The research team is not obligated to inform the hospital staff of a new diagnosis or other information relevant to the patient's status (e.g., use of drugs and alcohol). Yet, through their rigorous procedure, the research staff may obtain a more reliable and accurate diagnosis that, if shared, could benefit patients like Miriana.(34) A more accurate diagnosis, and more complete information about other aspects of patients' behavior obtained during the course of the research, could potentially affect the quality of care that patients receive. Thus, it may be important for hospital staff to have access to the information in order to treat the patient most appropriately, and it may not be in the patient's best interest for the information to be kept confidential.
However, in addition to researchers' potential concerns regarding integrity of information, there could be other ramifications if research diagnoses were disclosed to the hospital staff. The first issue relates to the importance of safeguarding the voluntariness of the patient's consent. Consent forms include the statement that the relationship with the hospital will not be affected by the patient's participation in the research; this provision is intended in part to minimize the possibility that a patient will feel pressured to participate. The Belmont Report states, "Unjustifiable pressures usually occur when persons in positions of authority or commanding influence -- especially where possible sanctions are involved -- urge a course of action for a subject."(35) If the hospital staff routinely received better diagnostic information from study, it could lead medical staff to pressure patients to participate in the study, or at least to strongly support their participation (and indeed to rely on the research team to make the diagnosis). This strategy could be construed as coercion, as the doctors/nurses have a significant impact on patients' lives (e.g., in terms of their being discharged to their own homes, which many patients prefer, vs. being discharged to a group home or a state hospital, and so on). Even if the hospital staff did not directly pressure them, some patients might feel compelled to participate because they may be more likely to confuse the study with their treatment or other required hospital activities, or because they might believe that their participation will earn "brownie points" with the hospital staff. Thus the patients' right to voluntary consent could be compromised.(36)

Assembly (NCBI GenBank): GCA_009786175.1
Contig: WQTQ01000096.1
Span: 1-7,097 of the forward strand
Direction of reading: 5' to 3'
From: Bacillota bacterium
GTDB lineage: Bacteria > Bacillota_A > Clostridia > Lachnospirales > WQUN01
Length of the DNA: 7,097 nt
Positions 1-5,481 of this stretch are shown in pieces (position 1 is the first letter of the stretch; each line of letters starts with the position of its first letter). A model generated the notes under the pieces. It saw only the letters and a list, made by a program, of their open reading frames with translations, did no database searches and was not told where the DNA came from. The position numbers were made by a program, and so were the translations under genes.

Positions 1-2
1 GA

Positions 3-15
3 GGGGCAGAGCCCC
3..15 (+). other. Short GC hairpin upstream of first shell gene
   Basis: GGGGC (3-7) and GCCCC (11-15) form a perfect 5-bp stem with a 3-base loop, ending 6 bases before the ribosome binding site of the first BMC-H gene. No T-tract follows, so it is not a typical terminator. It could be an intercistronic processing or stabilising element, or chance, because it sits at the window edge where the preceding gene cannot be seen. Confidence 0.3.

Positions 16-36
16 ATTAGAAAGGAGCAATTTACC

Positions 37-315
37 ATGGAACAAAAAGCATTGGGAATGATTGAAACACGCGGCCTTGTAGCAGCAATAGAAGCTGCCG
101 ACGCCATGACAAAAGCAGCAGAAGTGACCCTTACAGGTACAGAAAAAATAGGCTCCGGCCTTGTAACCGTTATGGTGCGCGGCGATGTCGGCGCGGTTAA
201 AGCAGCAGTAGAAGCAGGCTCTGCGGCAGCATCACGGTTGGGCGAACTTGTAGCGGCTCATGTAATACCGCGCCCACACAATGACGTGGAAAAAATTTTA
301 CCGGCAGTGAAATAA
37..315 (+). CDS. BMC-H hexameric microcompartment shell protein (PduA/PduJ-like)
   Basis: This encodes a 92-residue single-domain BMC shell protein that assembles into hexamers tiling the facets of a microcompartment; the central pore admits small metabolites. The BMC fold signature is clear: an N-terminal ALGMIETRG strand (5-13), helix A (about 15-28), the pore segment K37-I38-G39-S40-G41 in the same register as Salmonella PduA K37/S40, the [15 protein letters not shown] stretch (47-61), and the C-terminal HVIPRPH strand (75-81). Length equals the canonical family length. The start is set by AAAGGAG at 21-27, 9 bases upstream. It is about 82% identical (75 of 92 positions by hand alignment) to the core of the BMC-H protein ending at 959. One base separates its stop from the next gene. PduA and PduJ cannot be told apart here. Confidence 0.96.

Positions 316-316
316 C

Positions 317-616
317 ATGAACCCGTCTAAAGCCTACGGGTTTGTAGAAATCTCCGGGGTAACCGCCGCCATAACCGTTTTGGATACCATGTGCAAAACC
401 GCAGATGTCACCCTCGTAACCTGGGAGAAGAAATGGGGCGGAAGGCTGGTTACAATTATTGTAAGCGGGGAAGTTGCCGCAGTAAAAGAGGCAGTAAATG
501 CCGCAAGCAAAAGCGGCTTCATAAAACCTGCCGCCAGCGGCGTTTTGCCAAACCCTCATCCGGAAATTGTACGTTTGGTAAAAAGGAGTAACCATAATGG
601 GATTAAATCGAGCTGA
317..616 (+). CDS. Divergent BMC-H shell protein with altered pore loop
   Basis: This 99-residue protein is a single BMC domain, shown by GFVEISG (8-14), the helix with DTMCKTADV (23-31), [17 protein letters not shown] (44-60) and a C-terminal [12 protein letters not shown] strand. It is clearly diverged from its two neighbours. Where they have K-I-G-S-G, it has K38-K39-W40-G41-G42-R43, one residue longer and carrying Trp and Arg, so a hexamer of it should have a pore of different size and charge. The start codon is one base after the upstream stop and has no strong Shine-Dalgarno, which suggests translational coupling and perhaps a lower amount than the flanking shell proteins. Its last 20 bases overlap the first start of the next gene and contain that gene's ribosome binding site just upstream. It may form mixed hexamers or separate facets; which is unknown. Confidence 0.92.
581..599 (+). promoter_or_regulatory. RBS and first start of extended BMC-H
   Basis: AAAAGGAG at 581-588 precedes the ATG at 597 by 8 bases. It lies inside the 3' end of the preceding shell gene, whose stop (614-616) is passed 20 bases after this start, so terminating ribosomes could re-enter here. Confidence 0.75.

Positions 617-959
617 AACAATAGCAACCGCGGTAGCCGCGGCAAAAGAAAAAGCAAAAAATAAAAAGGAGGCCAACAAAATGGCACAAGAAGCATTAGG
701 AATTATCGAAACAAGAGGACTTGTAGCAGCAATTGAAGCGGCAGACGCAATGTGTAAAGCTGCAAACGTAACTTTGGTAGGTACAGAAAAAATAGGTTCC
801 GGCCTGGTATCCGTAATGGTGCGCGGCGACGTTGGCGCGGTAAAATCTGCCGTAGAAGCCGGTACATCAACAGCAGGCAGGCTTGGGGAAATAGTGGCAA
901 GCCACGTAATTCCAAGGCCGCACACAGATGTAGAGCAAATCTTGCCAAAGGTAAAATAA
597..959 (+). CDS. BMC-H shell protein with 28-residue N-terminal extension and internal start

One way of addressing this concern would be to allow participants or their legally authorized representatives to determine whether the research diagnosis is shared with the staff. However, this alternative too would raise important questions. Would patients choose to share the diagnosis with the staff only if they "liked" the research team's diagnosis? If they didn't "like" it and didn't want it shared, what responsibilities would the research team have? If patients had to decide at the beginning of the study whether the research team's diagnosis would be shared regardless of the outcome, might some of those electing to share the diagnosis purposefully manipulate the information given to the research team?